Second, it shifts the ‘origins’ of the schizophrenia to a temporal location before that of the immediate family. (Notably, there were no instances in which a parent interpreted his/her own – or his/her spouse's – odd behaviour as providing evidence of undiagnosed schizophrenia, so as to ground a genetic narrative about schizophrenia transmission. There was only one possible example of a sibling (Paolo) interpreting his parent's behaviour in such a way – and we discuss this sibling's narrative later in the article as exemplifying a clear departure from the predominant mode of telling a family history.) This temporal relocation of origins ensures that the cause of schizophrenia does not lie within the immediate family – a point we take up in the next section.

Third, ‘gene talk’ also contributes to the creation of particular kinship ties (Featherstone et al, 2006; Chilibeck et al, 2011). ‘Genetic transmission’ is like a key to a puzzle: with it, pieces of a family's history can be excavated and retold – in the form of unmasked tales of mental illness. In this regard, we disagree with the conclusions of Laegsgaard and colleagues in their study of the implications of psychiatric genetic knowledge among people with multiple cases of depression in the family. They argue that participants ‘recognized that depression had already been present several generations ago, and that behaviours by particular family members which had otherwise appeared inexplicable were now put into their proper context’ [emphasis added] (Laegsgaard et al, 2010). The phrase ‘proper context’ implies that these families’ understanding of their family history is now – appropriately and belatedly – catching up with robust scientific knowledge. Here, it is ‘the proper context’ of psychiatric genetics that provides the correct framework through which to decode the behaviours of various family members. We suggest the reverse. Participants mobilize their own understandings of psychiatric genetics, and, with this, piece together an interpretative frame through which they retrospectively ‘diagnose’ the behaviours and life decisions of forebears as indicative of the genetically transmitted illness of schizophrenia. In other words, they use their interpretations of current scientific genetic thinking to create their own kind of classificatory framework, rather than genetics comprising the already created ‘proper context’.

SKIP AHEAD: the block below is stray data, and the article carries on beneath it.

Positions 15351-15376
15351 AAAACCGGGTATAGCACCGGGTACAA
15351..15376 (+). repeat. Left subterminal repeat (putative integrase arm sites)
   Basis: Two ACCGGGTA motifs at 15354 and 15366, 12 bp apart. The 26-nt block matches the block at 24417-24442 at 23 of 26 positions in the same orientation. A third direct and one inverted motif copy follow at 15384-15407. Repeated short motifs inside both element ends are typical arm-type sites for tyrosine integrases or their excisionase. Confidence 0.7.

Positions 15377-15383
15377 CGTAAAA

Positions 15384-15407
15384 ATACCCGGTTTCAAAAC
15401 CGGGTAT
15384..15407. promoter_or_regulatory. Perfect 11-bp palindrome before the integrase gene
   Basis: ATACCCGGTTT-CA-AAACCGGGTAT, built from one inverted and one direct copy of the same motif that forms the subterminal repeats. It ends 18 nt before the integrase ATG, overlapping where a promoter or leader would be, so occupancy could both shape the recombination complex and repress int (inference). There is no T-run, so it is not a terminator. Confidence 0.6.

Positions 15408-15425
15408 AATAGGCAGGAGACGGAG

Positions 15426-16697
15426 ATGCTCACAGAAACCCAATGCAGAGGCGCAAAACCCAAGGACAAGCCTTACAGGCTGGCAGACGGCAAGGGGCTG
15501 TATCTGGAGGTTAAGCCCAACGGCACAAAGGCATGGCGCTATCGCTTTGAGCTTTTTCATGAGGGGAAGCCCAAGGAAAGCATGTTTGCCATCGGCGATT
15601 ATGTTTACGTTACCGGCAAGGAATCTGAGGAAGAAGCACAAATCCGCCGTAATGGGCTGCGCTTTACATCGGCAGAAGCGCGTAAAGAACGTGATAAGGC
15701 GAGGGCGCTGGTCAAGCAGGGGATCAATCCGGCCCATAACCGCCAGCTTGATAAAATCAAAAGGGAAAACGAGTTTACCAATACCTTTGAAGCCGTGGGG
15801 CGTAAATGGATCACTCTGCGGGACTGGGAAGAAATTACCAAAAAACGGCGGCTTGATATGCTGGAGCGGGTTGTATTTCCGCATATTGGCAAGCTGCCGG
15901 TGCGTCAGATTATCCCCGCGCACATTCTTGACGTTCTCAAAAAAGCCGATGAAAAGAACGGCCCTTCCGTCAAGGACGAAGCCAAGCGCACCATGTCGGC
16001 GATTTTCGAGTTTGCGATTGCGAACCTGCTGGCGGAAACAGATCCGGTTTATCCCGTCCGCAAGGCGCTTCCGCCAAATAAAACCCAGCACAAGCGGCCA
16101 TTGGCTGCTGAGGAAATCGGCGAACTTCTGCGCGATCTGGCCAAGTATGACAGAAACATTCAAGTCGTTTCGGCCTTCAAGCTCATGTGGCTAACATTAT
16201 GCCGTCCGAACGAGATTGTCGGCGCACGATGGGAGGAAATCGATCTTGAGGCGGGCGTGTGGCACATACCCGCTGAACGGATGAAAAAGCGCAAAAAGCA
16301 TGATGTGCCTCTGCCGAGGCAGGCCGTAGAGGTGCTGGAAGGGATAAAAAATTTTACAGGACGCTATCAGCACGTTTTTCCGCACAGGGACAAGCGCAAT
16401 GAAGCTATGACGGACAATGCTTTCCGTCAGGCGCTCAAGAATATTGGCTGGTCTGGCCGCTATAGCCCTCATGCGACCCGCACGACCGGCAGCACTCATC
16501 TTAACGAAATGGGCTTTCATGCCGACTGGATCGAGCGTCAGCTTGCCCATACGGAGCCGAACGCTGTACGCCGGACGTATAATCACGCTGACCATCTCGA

Monica Konrad, in her research on predictive genetic testing for Huntington's Disease (a single gene disorder, in contradistinction to the polygenic models circulating in current biomedical schizophrenia research), has argued how ‘the genetic tie can make or break relations’ – for example, by both ‘mak[ing] and re-invent[ing] the terms by which kin imagine that they can get on and get by with one another’ (Konrad, 2005, p. 149). In this way, genetic knowledge has the capacity to reorganize a family's telling of its own history to itself and to others – through genealogies that are produced through scientific knowledge as well as (re)imagined kin relations. In our study, there was no scientifically substantiated ‘genetic tie’: no family participant had undertaken genetic testing for schizophrenia, and, in any case, the polygenic models of schizophrenia gainsay the possibility of any straightforward genetic test for schizophrenia. Rather, participants produced a variety of genetic genealogies that frequently built upon their invocations of supposed genetic links between certain family members. While these genealogies served, as they did in Konrad's research, to bring certain family members into closer proximity to one another, what was particularly noticeable was their reliance on certain well-worn cultural codes through which to identify and interpret individual family members’ ‘odd’ behaviour (for example, the picking out of one family member's heavy drinking, or of another family member's life as an unmarried woman). It should, nonetheless, be emphasized that there are many historically and culturally variable ways in which a mother's ‘extreme behaviour’, a grandfather's extensive consumption of alcohol and an unmarried aunt's choice to live alone could be interpreted – ways that might, or might not, have some presumed relation with mental illness.3

Telling a family history of schizophrenia: The ghost of the schizophrenia-inducing mother